5 Replies Latest reply on Jul 2, 2013 6:08 AM by Eric T Arroyo

    Finding Bottlenecks

    Eric T Arroyo Level 1

      Hello, I have an interesting issue that I'm hoping someone can shed some light on. First, my system specs.


      Intel Core i7-3930k six core (no overclocking yet, just Turbo Boost as I just finished this build a couple days ago).

      16GB RAM (1600Mhz, CS8)

      256GB Sata III SSD for AE Project files, AE disk cache, and source files (two 1080i videos on this project)

      128GB Sata II SSD for OS and Programs (no games, just AE, PrePro, and MS Office)

      500GB Sata II HDD for effect files (explosions, smoke, sound FX, etc. But none of these are used for this project)

      Nvidia GeForce GTX 460 SE (1GB VRAM)

      Windows 7 64 bit

      AE CS5.5


      The clip I'm rendering is 10 seconds long and has two layers of 1080i AVCHD videos, 1 layer of rotoscoping for the full 10 seconds, color finesse, keylight, some basic static masks, and I'm exporting to H.264 bluray on my C drive with the Sata II SSD that has just program files and the OS.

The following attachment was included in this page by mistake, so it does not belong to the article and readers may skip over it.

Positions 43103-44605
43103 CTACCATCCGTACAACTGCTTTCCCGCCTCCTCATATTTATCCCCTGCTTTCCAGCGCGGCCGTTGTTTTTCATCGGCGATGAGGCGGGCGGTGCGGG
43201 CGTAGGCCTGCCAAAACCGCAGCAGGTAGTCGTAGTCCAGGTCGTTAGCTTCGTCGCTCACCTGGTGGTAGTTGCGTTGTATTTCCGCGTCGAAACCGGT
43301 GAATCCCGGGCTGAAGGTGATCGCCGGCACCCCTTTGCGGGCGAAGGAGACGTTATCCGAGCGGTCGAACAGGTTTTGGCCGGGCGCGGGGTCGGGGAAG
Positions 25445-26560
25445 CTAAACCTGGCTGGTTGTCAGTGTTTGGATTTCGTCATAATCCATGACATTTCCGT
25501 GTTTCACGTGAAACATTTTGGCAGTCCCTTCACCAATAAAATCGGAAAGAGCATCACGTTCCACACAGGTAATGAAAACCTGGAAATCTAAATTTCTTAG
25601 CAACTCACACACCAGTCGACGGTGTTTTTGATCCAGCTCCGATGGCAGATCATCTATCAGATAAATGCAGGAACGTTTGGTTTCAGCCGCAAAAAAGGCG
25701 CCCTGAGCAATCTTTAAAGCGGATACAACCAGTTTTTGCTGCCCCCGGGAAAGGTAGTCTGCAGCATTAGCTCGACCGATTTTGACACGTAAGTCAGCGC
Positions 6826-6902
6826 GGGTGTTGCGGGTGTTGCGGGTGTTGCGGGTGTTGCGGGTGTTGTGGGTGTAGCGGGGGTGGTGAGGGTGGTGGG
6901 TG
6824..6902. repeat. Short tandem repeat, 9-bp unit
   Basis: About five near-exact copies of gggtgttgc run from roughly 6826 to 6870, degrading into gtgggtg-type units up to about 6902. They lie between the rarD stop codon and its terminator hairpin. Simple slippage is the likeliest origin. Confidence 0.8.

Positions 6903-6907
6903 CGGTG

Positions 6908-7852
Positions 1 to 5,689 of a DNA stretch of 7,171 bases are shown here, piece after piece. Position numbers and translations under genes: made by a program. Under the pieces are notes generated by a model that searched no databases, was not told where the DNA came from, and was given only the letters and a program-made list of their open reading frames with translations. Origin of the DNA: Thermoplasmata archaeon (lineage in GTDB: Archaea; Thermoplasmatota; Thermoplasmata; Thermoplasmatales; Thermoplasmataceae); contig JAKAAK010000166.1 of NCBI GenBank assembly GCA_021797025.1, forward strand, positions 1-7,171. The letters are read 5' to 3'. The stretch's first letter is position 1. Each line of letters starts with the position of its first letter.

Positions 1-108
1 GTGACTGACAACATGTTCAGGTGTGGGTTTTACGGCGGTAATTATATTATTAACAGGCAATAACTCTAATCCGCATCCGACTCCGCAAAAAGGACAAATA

Now the issue. My issue is that none of my hardware is maxing out. The CPU bounces around between 50% and 73%, my disk cache and source file Sata III SSD is only transferring at about 10 to 20MB/s (capable of sustained 520MB/s reads and about 505MB/s writes), my Sata II SSD where I'm exporting to is bouncing around at only 2 to 5MB/s, only about 6 of the 12GB of RAM I have reserved for AE multiprocessing is being used, and my video card usage is bouncing around between 40 and 70%. I don't know what else to check. My SSDs are hardly being used and everything else is only reaching about 70% of it's capability.


      Does anyone have any idea on how to determine where my actual bottleneck is coming from?